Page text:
Cover image for Passionate for justice : Ida B. Wells as prophet for our time
Title:
Passionate for justice : Ida B. Wells as prophet for our time
ISBN:
9781640651609
Physical Description:
x, 150 pages ; 22 cm
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Summary:
"Ida B. Wells was a powerful churchwoman and witness for justice and equity from 1878-1931. Born enslaved, her witness flowed through the struggles for justice in her lifetime, especially in the intersections of African-Americans, women, and those who were poor. Her life is a profound witness for faith-based work of visionary power, resistance, and resilience for today's world, when the forces of injustice stand in opposition to progress. These are exciting and dangerous times. Boundaries that previously seemed impenetrable are now being crossed. This book is a guide for the current state of affairs in American culture, enlivened by the historical perspective of Wells' search for justice. The authors are an African-American woman and a child of white supremacy. Both have dedicated themselves to working, writing, and developing ministries oriented towards justice, equity, and mercy. This book can be used in all settings, but most especially in churches (pastors and other church leaders, study groups), seminaries, and universities. - Reflections on current affairs through the lens of history -A resource for social justice and resilience."--
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Summary

* Reflections on current affairs through the lens of history *A resource for social justice and resilience Ida B. Wells was a powerful churchwoman and witness for justice and equity from 1878-1931. Born enslaved, her witness flowed through the struggles for justice in her lifetime, especially in the intersections of African Americans, women, and those who were poor. Her life is a profound witness for faith-based work of visionary power, resistance, and resilience for today's world, when the forces of injustice stand in opposition to progress. These are exciting and dangerous times. Boundaries that previously seemed impenetrable are now being crossed. This book is a guide for the current state of affairs in American culture, enlivened by the historical perspective of Wells' search for justice. The authors are an African-American woman and a child of white supremacy. Both have dedicated themselves to working, writing, and developing ministries oriented toward justice, equity, and mercy. This book can be used in all settings, but most especially in churches (pastors and other church leaders, study groups), seminaries, and universities.


Author Notes

Catherine Meeks, PhD, is the retired Clara Carter Acree Distinguished Professor of Socio-Cultural Studies at Wesleyan College and the Director of the Absalom Jones Center for Racial Healing. She has long been a strong advocate for social justice, community, and wellness. She is the author of several books, including Living into God's Dream.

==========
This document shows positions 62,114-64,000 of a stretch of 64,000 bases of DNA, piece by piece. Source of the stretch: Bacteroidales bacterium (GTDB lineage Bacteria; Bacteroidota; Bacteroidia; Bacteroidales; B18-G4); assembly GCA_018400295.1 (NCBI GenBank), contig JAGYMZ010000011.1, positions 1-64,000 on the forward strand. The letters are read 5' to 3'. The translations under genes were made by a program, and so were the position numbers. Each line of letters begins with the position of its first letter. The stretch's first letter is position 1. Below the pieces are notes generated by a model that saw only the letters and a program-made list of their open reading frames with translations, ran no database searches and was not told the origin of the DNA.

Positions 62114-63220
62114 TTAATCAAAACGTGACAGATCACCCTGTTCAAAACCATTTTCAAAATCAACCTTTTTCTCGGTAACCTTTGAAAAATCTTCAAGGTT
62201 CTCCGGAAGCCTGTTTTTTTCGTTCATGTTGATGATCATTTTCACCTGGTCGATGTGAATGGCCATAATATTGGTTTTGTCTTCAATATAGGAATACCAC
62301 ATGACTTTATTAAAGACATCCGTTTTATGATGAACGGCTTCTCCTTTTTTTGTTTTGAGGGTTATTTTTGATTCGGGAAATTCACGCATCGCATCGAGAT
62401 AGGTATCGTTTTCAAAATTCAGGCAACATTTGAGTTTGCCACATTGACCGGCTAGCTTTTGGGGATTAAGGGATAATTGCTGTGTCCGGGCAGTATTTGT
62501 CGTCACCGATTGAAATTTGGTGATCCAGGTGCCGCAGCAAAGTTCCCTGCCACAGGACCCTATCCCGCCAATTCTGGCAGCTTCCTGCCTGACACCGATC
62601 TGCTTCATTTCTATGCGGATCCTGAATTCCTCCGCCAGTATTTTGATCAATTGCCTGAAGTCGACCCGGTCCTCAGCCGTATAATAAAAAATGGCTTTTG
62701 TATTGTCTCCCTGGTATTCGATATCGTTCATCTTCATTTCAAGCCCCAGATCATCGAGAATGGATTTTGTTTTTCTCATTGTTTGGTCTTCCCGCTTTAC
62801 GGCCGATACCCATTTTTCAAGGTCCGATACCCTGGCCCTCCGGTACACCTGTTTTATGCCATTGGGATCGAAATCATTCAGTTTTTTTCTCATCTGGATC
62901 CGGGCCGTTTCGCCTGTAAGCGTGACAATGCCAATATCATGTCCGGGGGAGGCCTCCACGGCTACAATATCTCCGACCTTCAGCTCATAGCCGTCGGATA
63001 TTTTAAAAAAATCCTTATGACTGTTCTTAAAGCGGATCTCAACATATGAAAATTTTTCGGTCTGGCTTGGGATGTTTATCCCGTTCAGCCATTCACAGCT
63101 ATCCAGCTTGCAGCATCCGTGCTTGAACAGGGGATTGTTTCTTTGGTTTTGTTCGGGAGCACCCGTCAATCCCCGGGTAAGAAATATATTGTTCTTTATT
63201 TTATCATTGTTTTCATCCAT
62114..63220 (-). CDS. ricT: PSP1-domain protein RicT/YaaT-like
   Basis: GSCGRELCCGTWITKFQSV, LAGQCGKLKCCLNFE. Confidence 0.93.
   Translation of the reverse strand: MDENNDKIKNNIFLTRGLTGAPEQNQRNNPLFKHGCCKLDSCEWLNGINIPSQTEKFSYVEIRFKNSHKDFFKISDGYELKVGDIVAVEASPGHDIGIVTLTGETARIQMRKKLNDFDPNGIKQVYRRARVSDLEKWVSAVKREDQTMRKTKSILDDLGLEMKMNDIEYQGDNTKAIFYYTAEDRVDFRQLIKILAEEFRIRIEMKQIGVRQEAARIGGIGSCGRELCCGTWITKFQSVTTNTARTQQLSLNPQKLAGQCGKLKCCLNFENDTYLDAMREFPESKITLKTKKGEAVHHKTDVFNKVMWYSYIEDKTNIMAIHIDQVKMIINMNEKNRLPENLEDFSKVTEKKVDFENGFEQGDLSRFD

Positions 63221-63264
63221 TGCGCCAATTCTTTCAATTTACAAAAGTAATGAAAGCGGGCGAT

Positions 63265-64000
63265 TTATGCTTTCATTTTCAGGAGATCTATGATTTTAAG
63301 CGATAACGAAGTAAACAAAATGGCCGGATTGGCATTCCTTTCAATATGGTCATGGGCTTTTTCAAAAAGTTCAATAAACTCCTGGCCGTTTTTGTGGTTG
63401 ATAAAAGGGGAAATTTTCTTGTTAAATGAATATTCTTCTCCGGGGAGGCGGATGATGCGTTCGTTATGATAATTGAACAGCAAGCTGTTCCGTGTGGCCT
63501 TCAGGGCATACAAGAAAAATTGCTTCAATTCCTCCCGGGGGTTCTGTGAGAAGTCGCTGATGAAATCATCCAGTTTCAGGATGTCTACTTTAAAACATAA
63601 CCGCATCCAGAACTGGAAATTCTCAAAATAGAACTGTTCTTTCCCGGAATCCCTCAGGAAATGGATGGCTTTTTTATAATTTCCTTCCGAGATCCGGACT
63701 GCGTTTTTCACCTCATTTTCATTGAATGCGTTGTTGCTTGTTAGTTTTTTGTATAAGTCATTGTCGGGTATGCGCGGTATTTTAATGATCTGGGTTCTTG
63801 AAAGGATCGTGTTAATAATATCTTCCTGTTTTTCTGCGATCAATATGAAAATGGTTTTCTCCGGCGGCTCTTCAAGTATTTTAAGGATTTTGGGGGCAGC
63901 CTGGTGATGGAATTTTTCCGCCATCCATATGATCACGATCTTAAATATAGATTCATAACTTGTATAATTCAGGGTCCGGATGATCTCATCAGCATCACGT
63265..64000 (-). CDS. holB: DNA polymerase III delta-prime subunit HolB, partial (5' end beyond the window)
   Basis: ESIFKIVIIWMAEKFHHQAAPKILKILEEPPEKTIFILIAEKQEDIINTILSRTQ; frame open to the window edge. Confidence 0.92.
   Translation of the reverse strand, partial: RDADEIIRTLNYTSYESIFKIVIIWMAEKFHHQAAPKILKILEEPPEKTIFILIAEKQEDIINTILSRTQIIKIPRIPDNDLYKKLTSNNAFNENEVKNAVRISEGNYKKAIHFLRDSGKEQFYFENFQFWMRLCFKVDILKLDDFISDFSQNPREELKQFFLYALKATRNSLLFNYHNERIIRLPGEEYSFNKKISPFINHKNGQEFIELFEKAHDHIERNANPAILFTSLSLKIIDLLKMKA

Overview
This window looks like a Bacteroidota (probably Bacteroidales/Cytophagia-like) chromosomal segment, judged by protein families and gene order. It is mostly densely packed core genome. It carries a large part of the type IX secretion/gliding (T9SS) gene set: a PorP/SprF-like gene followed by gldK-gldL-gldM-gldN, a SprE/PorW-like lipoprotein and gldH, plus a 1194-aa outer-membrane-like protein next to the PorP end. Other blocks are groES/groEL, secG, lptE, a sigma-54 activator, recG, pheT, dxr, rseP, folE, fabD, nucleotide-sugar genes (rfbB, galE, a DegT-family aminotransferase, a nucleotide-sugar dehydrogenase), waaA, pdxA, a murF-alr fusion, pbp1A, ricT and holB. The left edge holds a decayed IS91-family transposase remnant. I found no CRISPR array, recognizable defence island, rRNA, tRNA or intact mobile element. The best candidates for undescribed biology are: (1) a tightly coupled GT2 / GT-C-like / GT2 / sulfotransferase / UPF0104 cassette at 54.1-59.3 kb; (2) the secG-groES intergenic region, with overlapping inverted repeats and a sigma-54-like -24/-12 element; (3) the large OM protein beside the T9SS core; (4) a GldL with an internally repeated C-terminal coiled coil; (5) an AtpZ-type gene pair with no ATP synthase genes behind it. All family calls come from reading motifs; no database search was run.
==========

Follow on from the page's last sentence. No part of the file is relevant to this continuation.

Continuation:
Nibs Stroupe retired in 2017 as pastor of Oakhurst Presbyterian Church, a nationally recognized leader in multicultural and racial justice ministry. He has written numerous articles for magazines, including The Atlantic online. He has written frequently for Westminster John Knox's Feasting on the Word series, and is a frequent contributor to Journal for Preachers. He is the author of four books.


Reviews 1

Publisher's Weekly Review

In this hard-hitting yet heartfelt analysis, historians Meeks (Standing on Their Shoulders) and Stroupe (While We Run This Race) use Gilded Age reformer Ida B. Wells (1862--1931) as a touchstone for a discussion of 21st century racism. In the book's opening section the authors briefly rehash Wells's life; she worked as a journalist, was a tireless advocate for both black and woman's rights, and helped found the NAACP in 1909. Meeks and Stroupe argue Wells's life spans a pivotal intersection of racial and gender oppression within American history--which launches their examination of present-day white supremacy. While the biography section is idealized and rushed, the subsequent analysis is deeply moving. Meeks, a black woman, and Stroupe, a white man, tell their stories of dealing with racism. Meeks, in a dialogue with Stroupe, effectively points out the limitations in white versions of events, convincingly making the point that white Americans have largely failed to acknowledge the black experience of continuing oppression. Stroupe agrees and believes that all white Americans are born into a culture steeped in systemic, unconscious racism. The fix, Stroupe posits, is to recognize such racism, repent, partake in social justice causes, fight for reparations, and work toward reconciliation. In simple language, Meeks and Stroupe present a cogent, persuasive blueprint for achieving racial justice and equality in America. (Sept.)


Table of Contents

Forewordp. iv
An Introduction to Ida B. Wells from Her Great-Granddaughterp. vii
Prefacep. ix
1 "To the Seeker of Truth"p. 1
2 "Crusade for Justice"p. 10
3 "To Tell the Truth Freely"p. 21
4 "My Name Is Legion"p. 43
5 "At the Crossroads: Just Trying to Be Human"p. 71
8 "Order Our Steps"p. 95
7 Seeking the Beloved Communityp. 134